The Sinner shocked Jessica Biel, plus 4 other things we learned at Tribeca Film Festival
The actress and her co-stars teased USA Network's limited series
In the era of Peak TV, shows have become so cinematic they’ve started to infiltrate movie festivals. That was the case on Tuesday, when the Tribeca Film Festival saw the premiere of The Sinner, an eight-part limited series set to hit USA Network this August. Based on Petra Hammesfahr’s novel of the same name, The Sinner stars Jessica Biel as Cora, a seemingly regular woman who turns her small town upside-down when she suddenly murders a fellow beachgoer on a bright sunny day with seemingly no motive or explanation. Bill Pullman plays Harry Ambrose, the aging detective trying to piece things together, and Christopher Abbott plays Cora’s unsuspecting husband Mason.
After the screening, EW editor in chief Henry Goldblatt hosted a panel with Biel, Pullman, Abbott, showrunner Derek Simonds, and premiere director Antonio Campos. Here are five things we learned about what to expect from the show when it officially debuts in August.
1. The material captivated Biel
In addition to starring in The Sinner, Biel is also an executive producer. She explained that she was drawn to the series because of her reaction to the novel. “When I read the book, every step of the way was a shock,” Biel said. “I just feel like nothing can shock me anymore. There’s nothing too weird, nothing too dark. We’ve all seen it all in a sense, the way we’re exposed and have access to everything. But every time there was a surprise in the book, it was a genuine surprise for me. It just felt incredibly rare to find a piece of material where you didn’t expect every twist and turn along the way.”
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2. Pullman’s background influenced his portrayal
Pullman’s Harry immediately stands out among the residents of The Sinner’s small town. For one thing, the detective has a complicated relationship with his dominatrix, but he also just doesn’t see the world the same way as his fellow residents; he thinks there’s more to Cora’s story than an open-and-shut case. Pullman said his take on the character and the larger material was influenced by his own experience growing up in a similar community. “In a small town, when something like this happens, there’s a lot of good reasons not to ask why,” Pullman said. “There’s a lot of denial in this. There’s a lot of ‘Let’s get this over with — there’s only so much shame we can take.’ When a huge trauma lands in the middle of a small town, people just want it to go away. That is what I remember about small towns. My godfather was an ex-policeman. He used to take me fishing, and I remember thinking, ‘He has a lot of secrets.”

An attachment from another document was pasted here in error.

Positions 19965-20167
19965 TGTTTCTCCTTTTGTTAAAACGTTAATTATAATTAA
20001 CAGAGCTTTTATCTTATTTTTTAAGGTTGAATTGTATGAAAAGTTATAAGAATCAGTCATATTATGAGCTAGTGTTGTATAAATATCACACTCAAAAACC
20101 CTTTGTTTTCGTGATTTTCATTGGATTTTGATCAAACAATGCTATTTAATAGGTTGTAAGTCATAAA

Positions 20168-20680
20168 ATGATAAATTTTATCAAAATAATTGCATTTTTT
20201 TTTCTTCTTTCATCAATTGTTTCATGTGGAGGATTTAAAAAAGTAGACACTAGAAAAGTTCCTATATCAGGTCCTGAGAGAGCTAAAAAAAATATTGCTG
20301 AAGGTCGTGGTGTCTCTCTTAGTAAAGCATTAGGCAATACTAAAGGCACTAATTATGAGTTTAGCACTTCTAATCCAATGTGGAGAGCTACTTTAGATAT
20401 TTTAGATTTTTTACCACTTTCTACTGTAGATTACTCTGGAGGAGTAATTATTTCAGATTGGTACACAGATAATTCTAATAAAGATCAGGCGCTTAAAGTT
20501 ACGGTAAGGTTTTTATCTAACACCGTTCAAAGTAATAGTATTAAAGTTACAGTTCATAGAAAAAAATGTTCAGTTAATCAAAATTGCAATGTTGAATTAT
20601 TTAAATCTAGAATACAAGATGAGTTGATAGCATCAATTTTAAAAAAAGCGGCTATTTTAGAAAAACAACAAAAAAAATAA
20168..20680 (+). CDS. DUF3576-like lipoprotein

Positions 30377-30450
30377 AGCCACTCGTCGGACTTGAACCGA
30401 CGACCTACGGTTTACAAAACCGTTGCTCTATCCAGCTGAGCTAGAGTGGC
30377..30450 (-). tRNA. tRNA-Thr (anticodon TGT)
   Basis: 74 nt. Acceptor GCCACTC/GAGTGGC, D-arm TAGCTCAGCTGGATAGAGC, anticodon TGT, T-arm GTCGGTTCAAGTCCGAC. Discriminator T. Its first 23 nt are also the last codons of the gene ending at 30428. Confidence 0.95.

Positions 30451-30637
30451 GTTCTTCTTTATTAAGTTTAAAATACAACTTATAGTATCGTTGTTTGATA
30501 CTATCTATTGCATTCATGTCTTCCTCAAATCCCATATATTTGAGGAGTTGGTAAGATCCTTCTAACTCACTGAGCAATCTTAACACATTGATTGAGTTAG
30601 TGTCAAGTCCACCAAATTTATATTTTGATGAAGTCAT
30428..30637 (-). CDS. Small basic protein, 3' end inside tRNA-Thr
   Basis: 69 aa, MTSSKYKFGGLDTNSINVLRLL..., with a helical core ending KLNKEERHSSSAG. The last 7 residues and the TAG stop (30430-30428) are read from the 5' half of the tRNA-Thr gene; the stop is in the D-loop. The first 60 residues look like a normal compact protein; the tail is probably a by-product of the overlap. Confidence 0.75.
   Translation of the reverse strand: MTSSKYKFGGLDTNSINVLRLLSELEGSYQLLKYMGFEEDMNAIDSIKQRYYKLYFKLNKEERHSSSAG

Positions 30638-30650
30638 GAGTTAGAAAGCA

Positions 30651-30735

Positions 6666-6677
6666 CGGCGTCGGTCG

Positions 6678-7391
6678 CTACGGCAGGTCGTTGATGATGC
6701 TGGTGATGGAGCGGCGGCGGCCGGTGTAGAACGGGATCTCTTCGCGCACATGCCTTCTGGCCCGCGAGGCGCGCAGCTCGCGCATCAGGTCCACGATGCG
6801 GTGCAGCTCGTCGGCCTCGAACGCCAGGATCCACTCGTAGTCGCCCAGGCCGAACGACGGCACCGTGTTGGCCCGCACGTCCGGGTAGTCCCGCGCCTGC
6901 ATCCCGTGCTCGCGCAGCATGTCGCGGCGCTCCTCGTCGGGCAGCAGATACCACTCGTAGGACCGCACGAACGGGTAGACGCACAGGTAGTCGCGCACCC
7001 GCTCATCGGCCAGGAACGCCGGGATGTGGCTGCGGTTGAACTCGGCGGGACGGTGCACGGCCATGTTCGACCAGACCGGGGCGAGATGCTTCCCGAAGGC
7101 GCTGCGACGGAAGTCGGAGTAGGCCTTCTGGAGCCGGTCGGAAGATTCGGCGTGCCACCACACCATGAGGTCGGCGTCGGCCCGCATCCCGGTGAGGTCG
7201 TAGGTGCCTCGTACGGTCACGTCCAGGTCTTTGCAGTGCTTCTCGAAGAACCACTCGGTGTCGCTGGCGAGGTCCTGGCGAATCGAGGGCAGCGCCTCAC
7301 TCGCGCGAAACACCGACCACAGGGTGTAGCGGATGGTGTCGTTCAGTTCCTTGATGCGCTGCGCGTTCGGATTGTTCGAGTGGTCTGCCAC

3. The mystery distinguishes The Sinner from other crime dramas
At first, The Sinner resembles shows like Twin Peaks and The Killing in its focus on how one unexpected murder rocks a small town. But unlike those crime dramas, the mystery here is somewhat different: We already know who did it. “Most crime dramas are about catching a serial killer or a whodunit. In this case, we already know everything about the crime except why,” Simonds explained. “So immediately that allows you as a storyteller to focus all on the psychology. It’s not about the minutiae of clues and chases and stuff. It’s really an opportunity to peel back the onion and really investigate this character. Cora’s journey prompts the same excavation in Mason and Ambrose too.”
4. Flashbacks are key
Although the first episode of The Sinner is primarily concerned with establishing the main conflict of the show, it also has time for some flashbacks — both to the murder itself and even farther back to Cora’s strange childhood. Simonds told viewers to expect more where that came from. “The flashbacks become a growing piece of the show,” Simonds said. “They tell a story we follow throughout, and they become more and more significant.”
5. The show straddles fantasy and reality
The brutal killing in the premiere does legitimately come out of the blue, but there are small hints beforehand that all is not right with Cora’s mind. The most striking example comes when Cora swims in a lake by herself, apparently contemplating suicide, before eventually returning to the beach. Simonds and Campos talked about how they made that scene so surreal. “We envisaged the swimming sequence as Cora’s private journey where she’s testing this limit in herself,” Simonds said. “It was beautifully shot by our cinematographer Jody Lee Lipes, along with all of Antonio’s beautiful work. We wanted it to be slightly dreamy, like this water is her going into her mind, her unconscious.”
The Sinner premieres Wednesday, Aug. 2 on USA Network.